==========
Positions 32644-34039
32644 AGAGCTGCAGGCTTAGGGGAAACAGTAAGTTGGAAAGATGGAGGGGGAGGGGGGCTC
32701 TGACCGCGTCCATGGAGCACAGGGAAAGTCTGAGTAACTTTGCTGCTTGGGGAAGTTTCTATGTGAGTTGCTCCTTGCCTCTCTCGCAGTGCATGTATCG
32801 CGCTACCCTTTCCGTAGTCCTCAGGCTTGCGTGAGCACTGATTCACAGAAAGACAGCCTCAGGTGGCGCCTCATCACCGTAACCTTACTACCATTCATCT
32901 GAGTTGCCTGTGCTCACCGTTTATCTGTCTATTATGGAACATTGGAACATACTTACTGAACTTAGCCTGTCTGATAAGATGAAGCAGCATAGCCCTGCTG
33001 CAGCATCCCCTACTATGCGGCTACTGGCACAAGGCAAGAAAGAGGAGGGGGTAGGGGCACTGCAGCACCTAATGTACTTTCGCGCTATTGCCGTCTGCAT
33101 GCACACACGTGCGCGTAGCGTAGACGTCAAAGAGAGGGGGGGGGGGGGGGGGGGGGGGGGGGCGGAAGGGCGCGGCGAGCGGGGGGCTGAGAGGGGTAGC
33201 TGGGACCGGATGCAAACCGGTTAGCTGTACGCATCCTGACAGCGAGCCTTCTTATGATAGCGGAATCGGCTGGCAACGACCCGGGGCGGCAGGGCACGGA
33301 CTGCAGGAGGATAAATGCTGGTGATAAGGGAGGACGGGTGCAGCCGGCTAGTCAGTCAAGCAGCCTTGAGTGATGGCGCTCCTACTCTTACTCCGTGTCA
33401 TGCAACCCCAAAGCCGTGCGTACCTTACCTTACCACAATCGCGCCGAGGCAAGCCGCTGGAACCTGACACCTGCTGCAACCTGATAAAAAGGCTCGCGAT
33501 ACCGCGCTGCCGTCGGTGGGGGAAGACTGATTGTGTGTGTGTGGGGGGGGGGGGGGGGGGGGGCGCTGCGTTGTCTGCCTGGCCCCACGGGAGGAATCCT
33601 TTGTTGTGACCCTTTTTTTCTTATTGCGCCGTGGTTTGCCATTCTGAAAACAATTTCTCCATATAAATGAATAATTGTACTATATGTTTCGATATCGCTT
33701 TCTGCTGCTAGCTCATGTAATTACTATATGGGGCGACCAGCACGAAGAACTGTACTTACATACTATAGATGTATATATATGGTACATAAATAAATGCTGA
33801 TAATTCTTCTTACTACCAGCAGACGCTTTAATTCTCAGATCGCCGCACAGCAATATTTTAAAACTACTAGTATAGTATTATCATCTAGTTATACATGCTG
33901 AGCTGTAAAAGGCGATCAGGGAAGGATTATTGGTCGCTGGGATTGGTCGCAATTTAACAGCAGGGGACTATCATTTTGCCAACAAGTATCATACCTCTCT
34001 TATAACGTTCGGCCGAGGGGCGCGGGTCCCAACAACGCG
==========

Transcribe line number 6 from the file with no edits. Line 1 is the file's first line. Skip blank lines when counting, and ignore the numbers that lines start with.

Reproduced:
33001 CAGCATCCCCTACTATGCGGCTACTGGCACAAGGCAAGAAAGAGGAGGGGGTAGGGGCACTGCAGCACCTAATGTACTTTCGCGCTATTGCCGTCTGCAT